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Scientist, community leader Lane Bray dies

Lane Bray’s mother wanted him to stay close to home in Illinois and work as a leather chemist.

But his father thought he should go west — and the young Lake Forest College graduate agreed.

He took his chemistry training and went to work at the Hanford site, beginning a long and lauded career in science and public service.

He was a “next-door neighbor kind of person, but with a brilliant mind,” said Gary Petersen, vice president of federal programs for the Tri-City Development Council, or TRIDEC.

In the early days of Pacific Northwest National Laboratory, where Bray worked for years, “there were some true giants of science, and Lane was among them,” Petersen said.

Bray died early Wednesday after a short illness. He was 86.

When he first came to town, Bray lived in a men’s dorm at Jadwin Avenue and Swift Boulevard and rode the Hanford bus for 5 cents to work at the Plutonium Finishing Plant.

He worked in that building for four years, and then switched to another laboratory before being drafted and serving two years in the Army, his obituary said.

Upon his return to the Tri-Cities, he married Gwen Moore, the daughter of his co-worker Darlene.

He spent decades in chemistry separation research.

“In 1990, Lane and Dr. Earl Wheelwright were asked by (the Department of Energy) to separate and isolate highly purified Yttrium-90 for possible shipment to the medical community for cancer research,” his obituary said. Bray helped produce Y-90 that was shipped around the world and “patented the (DOE/PNNL) process for purifying medical grade Yttrium-90 that was successfully commercialized in 1999.”

He also worked on separating and isolating other potential medical isotopes, the obituary said.

After retiring, he developed and patented a separation process for purifying Cesium-131, and he and some co-workers started IsoRay Medical. The company makes radiochemical “seeds” used in cancer treatment.

Nancy Oten, one of Bray’s four children, said that was his proudest accomplishment in research development.

Not long after the patent came through, Bray was treated with the seeds for his own prostate cancer, and “(they) took care of it for him,” Oten said.

Bray also believed in another kind of public service.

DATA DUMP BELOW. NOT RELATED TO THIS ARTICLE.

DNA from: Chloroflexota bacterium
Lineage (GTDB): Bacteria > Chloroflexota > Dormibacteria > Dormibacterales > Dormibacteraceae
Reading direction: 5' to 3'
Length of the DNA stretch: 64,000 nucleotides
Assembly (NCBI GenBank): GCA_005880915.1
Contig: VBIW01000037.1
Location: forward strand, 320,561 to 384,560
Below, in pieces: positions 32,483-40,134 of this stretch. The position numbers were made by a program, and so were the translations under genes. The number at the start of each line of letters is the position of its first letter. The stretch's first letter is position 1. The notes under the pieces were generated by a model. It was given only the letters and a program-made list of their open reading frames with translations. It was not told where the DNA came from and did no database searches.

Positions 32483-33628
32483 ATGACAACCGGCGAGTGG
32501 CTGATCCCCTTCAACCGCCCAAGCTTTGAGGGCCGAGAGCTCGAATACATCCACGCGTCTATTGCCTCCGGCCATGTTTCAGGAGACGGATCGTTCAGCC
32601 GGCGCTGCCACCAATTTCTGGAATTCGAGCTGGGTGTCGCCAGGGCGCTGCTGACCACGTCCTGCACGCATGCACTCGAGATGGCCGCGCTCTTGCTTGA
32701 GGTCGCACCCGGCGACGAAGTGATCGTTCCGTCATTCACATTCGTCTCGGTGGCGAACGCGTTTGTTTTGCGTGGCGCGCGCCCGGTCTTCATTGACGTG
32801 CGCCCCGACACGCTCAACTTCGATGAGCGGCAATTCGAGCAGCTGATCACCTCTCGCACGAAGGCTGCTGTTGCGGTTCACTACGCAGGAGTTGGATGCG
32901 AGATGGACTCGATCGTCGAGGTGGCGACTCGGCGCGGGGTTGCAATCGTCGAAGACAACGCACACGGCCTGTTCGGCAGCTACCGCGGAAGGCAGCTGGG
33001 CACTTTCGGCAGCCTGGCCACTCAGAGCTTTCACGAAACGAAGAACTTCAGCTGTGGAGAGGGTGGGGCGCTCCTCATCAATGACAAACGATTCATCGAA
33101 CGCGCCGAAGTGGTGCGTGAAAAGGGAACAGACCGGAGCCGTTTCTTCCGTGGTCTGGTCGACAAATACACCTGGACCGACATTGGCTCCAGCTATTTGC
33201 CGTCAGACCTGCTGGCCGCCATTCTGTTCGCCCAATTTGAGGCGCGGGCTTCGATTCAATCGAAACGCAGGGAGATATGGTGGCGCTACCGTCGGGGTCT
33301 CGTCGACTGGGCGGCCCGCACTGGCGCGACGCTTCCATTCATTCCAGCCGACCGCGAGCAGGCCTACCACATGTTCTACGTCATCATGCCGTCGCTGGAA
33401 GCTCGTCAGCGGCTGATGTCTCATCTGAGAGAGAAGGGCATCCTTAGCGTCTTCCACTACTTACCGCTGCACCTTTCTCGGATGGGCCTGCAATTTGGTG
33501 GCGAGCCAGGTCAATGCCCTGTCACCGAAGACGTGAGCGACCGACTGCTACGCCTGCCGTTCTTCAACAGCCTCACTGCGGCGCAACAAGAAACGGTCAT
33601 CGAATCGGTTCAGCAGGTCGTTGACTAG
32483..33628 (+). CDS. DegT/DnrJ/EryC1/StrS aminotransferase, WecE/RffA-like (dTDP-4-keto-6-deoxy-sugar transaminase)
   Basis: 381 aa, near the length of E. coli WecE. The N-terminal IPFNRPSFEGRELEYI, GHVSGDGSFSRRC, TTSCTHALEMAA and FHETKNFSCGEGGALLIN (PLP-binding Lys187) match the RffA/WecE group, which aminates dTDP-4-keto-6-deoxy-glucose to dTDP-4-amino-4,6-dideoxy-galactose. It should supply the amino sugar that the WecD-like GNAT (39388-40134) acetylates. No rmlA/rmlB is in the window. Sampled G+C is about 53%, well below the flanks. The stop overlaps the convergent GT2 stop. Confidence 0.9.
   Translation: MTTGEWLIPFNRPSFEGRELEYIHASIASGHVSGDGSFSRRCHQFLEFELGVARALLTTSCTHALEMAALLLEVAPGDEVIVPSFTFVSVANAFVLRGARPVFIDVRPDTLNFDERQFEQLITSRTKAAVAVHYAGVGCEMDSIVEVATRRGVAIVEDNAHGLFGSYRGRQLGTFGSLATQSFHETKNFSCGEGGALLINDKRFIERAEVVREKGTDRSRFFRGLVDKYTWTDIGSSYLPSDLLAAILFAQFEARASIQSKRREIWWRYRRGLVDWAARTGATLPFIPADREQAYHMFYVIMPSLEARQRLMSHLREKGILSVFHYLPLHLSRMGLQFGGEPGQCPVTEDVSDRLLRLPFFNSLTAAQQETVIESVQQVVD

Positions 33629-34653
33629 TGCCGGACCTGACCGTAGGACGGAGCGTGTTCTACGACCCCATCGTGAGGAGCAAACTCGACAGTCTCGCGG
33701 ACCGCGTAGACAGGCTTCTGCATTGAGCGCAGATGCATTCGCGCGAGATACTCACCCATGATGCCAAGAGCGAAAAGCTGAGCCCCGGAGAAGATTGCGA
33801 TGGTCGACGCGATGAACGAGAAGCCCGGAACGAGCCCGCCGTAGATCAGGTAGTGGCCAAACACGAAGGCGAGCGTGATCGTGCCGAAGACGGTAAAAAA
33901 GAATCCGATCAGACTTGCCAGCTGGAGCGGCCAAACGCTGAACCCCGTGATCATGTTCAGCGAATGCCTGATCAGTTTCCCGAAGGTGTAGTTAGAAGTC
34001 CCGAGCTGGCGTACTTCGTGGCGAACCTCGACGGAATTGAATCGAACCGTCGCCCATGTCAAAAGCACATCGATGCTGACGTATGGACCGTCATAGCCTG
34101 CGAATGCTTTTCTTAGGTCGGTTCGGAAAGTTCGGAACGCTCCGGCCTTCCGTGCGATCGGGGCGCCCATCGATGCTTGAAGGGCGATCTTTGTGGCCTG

He spent 19 years on the Richland City Council, including four as mayor, and he was the state’s 8th District representative for four years in the early 1990s.

He was named Tri-Citian of the Year in 1988, praised as a leader who “stands above most others.”

Neal Schulman, who was Richland’s city manager, described Bray in a nominating letter as someone who “follows the dictates of his conscience without succumbing to political pressure, and who is admired by all for bringing ethics and morality to his work.”

Bray’s daughter Judy Klein said he didn’t like the limelight, preferring to carry out his good works behind the scenes.

In his speech at the awards banquet, he told the crowd, “I’m not the Tri-Citian of the Year. You are, for thinking about what the Tri-Cities’ future will be like and being willing to work for it.”

Jack Briggs, a retired Tri-City Herald publisher, said Wednesday that Bray was a “quiet gentleman” who got things done.

“As a city councilman and representative, he was a staunch supporter of the Tri-Cities,” Briggs said.

He also was a loving father to his four kids, including Oten, Klein, daughter Joisan Elia and son Eric Bray.

He taught them to grow plants and garden, about the value of education and the importance of public service, Oten and Klein said.

“He was always insistent that the way we would be great citizens was to be helping other people,” Klein said. “That’s what he told us to do — to make a difference.”

Along with his wife and kids, Bray’s survivors include four grandchildren and one great-grandson.

A celebration of life is planned at 11 a.m. Sept. 12 at West Side Church in Richland, where Bray was an elder.

Sara Schilling: 509-582-1529; sschilling@tricityherald.com; Twitter: @SaraTCHerald

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